We’re all counting down the days until the semester ends, but as the horror of finals approaches, another dreaded task looms on the horizon: buying next semester’s textbooks.
It’s no secret that these books cost an arm and a leg. And what’s even more frustrating than spending a couple hundred dollars on a textbook is not even needing to use it during your class.
If you’re really lucky, your professor will require you to buy a textbook written by none other than her or himself. This situation isn’t necessarily bad, though. It means the professor is knowledgeable enough to have a published book about whatever he or she is teaching you.
But this also means that, depending on the agreement reached between the publisher and the author regarding the collection of royalties, these professors could be profiting from you as a student. Even if it is a small amount of money, that fact alone raises an ethical concern. It also raises the larger problem of instructors using their classrooms in other ways than their intended purposes: to teach.
Students reported that in last semester’s Foundations for Business Leadership class, they were required to buy a textbook directly from their professor, even if they could find it cheaper somewhere else, like Amazon.com. If they did not purchase the book from the instructor, they would be docked points from the class.
Why does it matter where students bought the book as long as they had it? Did this professor misuse his authority? (The professor in question disputed the students’ description of his course in an email but did not provide further explanation as of press time).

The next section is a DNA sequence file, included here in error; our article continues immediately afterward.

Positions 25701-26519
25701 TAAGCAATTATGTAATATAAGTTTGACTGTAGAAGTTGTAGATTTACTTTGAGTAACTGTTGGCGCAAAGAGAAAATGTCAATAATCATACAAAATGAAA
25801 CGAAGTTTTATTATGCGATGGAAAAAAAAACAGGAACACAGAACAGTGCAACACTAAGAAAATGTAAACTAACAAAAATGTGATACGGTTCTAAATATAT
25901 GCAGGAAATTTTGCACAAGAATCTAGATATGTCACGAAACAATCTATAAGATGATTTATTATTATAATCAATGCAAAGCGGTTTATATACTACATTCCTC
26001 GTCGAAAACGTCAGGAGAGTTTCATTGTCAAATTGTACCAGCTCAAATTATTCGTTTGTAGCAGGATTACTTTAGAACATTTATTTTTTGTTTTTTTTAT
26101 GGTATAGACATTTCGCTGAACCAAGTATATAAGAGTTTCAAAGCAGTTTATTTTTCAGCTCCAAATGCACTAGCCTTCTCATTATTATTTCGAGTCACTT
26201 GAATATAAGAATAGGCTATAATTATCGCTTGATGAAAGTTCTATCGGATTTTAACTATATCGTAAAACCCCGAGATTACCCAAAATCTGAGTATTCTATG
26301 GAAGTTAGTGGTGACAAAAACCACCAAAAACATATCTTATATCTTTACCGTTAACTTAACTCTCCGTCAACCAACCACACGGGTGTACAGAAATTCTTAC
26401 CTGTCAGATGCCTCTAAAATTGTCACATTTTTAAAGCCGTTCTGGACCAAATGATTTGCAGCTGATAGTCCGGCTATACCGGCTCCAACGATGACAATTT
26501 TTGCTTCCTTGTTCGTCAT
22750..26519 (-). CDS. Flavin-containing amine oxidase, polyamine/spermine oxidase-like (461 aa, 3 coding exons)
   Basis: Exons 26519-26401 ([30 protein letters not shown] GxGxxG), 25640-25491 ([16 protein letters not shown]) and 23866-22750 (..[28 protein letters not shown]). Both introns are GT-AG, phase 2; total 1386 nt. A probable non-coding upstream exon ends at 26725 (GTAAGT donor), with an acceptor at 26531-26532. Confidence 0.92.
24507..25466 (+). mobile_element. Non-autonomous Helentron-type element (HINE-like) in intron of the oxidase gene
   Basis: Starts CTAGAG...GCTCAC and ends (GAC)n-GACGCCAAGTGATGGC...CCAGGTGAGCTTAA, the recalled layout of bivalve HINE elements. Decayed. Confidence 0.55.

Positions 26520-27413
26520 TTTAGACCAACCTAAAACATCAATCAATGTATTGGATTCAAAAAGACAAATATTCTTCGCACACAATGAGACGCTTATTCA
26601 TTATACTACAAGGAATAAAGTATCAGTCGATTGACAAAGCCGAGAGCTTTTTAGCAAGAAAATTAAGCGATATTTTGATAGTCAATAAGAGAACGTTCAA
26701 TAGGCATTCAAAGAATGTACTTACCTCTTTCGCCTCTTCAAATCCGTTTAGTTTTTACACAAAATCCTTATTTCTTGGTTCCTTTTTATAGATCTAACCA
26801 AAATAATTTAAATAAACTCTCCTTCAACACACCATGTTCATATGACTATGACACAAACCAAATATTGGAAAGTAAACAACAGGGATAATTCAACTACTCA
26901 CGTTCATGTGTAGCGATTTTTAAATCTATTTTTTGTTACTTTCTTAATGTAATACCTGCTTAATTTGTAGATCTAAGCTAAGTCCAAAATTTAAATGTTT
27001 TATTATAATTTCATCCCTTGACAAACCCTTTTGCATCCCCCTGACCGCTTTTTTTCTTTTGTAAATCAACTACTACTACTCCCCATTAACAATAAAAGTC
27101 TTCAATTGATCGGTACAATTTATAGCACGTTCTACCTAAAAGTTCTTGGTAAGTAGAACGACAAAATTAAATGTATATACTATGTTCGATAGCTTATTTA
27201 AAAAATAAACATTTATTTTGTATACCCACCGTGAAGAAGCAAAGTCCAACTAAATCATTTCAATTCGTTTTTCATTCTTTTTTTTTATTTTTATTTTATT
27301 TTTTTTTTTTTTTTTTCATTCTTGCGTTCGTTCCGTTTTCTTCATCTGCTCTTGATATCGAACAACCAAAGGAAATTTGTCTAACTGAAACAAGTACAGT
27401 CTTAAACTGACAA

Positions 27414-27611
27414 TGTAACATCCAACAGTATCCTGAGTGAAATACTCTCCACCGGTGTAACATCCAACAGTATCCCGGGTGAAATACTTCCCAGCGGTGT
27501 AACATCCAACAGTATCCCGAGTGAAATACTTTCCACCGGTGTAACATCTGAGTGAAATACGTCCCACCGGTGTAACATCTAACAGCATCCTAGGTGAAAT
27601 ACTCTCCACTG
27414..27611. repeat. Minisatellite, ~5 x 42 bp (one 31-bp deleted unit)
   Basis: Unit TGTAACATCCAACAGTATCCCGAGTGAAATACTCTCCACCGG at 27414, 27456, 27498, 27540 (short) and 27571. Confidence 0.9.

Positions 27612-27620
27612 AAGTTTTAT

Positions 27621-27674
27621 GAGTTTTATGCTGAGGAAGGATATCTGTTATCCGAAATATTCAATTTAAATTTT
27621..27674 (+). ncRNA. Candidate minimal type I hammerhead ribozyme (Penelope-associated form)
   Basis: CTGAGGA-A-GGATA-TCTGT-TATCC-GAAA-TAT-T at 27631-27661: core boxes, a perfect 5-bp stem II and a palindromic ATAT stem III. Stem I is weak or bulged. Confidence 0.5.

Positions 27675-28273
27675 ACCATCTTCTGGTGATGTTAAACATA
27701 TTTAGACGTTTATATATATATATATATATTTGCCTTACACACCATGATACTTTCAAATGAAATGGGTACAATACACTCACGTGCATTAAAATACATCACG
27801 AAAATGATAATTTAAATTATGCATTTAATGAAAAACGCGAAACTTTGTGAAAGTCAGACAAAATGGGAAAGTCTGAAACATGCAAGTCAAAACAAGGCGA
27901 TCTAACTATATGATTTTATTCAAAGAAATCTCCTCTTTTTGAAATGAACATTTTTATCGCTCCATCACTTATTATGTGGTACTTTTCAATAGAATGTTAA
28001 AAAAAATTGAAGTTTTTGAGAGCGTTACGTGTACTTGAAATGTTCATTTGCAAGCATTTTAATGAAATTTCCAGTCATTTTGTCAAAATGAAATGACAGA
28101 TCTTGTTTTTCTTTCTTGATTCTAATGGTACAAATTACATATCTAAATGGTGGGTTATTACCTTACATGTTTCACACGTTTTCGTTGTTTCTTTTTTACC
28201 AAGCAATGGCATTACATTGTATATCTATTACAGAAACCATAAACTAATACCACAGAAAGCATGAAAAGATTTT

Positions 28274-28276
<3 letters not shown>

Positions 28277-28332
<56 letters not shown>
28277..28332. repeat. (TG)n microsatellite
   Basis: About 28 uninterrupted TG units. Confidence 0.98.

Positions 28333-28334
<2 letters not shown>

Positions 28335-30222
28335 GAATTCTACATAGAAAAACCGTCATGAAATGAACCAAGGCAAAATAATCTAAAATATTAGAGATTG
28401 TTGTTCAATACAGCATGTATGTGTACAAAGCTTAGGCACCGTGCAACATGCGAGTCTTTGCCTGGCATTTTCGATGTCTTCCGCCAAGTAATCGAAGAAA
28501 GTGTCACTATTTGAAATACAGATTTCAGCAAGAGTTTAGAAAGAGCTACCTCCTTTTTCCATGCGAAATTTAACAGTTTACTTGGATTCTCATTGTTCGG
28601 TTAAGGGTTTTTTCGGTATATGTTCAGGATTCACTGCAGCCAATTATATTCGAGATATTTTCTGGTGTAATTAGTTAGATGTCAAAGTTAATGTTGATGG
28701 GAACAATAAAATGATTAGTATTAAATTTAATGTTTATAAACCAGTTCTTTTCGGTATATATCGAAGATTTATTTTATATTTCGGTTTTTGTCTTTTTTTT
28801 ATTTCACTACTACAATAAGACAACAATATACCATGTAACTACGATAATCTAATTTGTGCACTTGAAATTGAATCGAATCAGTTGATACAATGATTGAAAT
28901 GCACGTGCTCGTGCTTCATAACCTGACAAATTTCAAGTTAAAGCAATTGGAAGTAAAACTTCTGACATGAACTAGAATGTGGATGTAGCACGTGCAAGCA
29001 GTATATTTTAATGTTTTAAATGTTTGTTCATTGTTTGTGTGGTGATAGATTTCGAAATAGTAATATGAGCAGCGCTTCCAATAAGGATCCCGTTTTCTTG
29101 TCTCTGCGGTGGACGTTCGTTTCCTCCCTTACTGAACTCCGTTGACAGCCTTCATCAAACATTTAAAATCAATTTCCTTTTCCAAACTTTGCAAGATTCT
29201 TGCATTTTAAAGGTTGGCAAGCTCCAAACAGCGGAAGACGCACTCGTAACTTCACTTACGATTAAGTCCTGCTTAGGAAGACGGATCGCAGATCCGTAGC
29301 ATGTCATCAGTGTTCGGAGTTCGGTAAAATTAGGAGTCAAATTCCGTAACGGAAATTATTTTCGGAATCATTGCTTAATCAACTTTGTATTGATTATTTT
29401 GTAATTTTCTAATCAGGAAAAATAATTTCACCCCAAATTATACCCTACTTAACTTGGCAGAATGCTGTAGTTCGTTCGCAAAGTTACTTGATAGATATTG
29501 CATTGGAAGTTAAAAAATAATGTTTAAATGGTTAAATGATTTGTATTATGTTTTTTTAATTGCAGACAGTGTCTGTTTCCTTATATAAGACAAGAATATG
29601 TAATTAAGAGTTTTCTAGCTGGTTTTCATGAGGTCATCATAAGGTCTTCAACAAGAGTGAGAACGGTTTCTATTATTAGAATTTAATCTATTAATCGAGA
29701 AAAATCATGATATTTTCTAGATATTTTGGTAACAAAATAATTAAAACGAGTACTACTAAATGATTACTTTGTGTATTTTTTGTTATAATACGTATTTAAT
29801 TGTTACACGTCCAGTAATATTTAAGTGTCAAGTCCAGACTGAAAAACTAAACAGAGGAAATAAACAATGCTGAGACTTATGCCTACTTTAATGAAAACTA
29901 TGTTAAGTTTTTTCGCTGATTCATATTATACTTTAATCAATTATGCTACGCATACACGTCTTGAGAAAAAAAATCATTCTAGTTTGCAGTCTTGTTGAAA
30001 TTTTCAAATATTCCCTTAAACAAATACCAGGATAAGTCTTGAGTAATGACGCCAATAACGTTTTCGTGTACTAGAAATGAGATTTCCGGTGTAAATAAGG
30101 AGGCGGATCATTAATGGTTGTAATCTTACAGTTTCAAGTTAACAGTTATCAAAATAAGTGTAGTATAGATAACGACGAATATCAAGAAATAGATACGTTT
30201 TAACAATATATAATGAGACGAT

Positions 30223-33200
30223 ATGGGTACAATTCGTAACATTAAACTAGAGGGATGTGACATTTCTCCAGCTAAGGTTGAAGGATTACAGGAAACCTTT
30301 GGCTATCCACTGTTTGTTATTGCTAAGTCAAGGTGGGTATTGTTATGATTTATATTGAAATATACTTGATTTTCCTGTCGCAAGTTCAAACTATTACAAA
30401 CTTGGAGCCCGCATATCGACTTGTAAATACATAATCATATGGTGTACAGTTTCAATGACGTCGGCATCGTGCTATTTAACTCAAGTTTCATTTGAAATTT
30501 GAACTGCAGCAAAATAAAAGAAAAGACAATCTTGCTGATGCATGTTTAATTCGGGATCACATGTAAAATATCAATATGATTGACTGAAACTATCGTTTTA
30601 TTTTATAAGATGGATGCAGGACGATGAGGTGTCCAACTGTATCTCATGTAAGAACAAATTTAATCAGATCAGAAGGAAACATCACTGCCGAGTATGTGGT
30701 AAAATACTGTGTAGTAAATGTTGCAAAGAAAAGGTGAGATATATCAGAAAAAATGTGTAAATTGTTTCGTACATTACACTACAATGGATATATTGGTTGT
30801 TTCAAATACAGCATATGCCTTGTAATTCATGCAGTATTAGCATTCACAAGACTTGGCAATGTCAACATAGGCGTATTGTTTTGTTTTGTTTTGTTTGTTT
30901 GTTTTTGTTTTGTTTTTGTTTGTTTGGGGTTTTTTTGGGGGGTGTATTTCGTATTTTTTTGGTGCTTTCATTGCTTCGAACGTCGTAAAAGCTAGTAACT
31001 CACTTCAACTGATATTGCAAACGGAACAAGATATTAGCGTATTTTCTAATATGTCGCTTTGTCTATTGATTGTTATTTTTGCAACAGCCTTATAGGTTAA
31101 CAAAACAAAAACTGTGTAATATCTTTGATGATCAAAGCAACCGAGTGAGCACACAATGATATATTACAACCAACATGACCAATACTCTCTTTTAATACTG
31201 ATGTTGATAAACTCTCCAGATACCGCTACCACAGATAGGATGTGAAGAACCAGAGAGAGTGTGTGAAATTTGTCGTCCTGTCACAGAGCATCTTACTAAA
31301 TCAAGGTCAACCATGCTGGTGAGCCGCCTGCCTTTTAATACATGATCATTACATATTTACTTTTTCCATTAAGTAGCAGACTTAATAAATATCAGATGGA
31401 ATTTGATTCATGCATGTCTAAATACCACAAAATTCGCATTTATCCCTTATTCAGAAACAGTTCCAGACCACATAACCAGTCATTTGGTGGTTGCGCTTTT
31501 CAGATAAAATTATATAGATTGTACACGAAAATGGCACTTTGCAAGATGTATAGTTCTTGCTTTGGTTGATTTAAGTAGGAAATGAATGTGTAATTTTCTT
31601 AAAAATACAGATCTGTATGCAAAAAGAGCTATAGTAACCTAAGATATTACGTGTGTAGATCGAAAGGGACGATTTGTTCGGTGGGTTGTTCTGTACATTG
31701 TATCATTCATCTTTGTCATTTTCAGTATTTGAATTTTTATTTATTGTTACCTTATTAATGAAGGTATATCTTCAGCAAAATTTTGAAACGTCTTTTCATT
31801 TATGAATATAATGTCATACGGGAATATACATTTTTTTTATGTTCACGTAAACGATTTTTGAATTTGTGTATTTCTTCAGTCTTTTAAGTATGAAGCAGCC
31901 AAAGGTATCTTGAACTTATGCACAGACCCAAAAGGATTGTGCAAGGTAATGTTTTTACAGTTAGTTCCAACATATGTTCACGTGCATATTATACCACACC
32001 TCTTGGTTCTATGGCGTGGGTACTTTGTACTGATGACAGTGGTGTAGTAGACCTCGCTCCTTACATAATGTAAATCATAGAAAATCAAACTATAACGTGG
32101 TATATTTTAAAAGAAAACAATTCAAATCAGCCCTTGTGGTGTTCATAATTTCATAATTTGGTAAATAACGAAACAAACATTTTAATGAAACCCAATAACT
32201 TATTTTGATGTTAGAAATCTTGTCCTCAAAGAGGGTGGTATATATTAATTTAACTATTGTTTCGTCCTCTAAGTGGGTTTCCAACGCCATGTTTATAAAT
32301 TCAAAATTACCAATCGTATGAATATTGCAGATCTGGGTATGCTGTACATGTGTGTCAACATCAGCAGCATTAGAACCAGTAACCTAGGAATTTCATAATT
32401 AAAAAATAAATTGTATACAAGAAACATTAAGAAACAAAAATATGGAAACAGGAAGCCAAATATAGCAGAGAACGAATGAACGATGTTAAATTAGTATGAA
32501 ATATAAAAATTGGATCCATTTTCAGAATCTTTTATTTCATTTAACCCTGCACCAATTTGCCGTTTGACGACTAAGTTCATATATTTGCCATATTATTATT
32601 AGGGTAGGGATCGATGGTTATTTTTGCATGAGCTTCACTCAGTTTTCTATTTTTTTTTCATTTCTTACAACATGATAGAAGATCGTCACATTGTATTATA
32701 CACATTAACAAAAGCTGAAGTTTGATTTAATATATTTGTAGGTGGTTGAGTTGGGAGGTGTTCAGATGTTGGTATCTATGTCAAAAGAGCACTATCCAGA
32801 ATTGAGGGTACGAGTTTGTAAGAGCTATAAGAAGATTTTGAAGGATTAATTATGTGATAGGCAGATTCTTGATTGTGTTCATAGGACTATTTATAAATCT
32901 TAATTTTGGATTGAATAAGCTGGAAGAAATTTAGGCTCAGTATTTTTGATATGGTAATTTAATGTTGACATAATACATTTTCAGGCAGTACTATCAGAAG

In at least one professor’s section of the broadcast and electronic communication capstone class, a required course for BREC majors, students are required to produce videos about Marquette for the university’s YouTube account. Again there appears to be a problem. These students are paying to attend Marquette; it shouldn’t be mandatory for them to use their skills to promote the university.
And just last week in a communication research methods class, a guest speaker from a research company used the class of nearly 120 students to function as a “mock focus group,” asking the students questions about their thoughts on her client’s brochures. She did not inform the students that she intended to actually give their feedback to her client until one student asked at the end of the class. The researcher never asked for consent, which is especially ironic in a class that teaches the necessity of obtaining consent for research.
The whole point of a “mock focus group” is to simulate an actual focus group. Students in the class had just been told that a focus group consists of seven to 10 people. Because this “mock focus group” was open to participation from nearly 120 students, the entire purpose of the day’s class, valued at around $72.91 per person, was rendered void.
The professor of the class said she intended the exercise to be purely demonstrational and was very surprised when the researcher said she would be reporting the data to her client. She had also thought the researcher would ask for volunteers from the class to come to a table at the front of the room to represent a focus group instead of surveying the entire class.
These situations, while rare, pose enormous ethical questions. At a Jesuit university where every student is required to take at least one ethics class in order to graduate, there seems to be a disconnect between the ideals taught and what’s actually being practiced in certain classes.
We encourage professors to reflect on their choices of required textbooks, projects and guest speakers, among other things. These decisions all have explicit value, but their unintended consequences are sometimes harder to recognize.
We are regularly encouraged at Marquette to think deeply about the implications of what we do. We ask our faculty to do the same.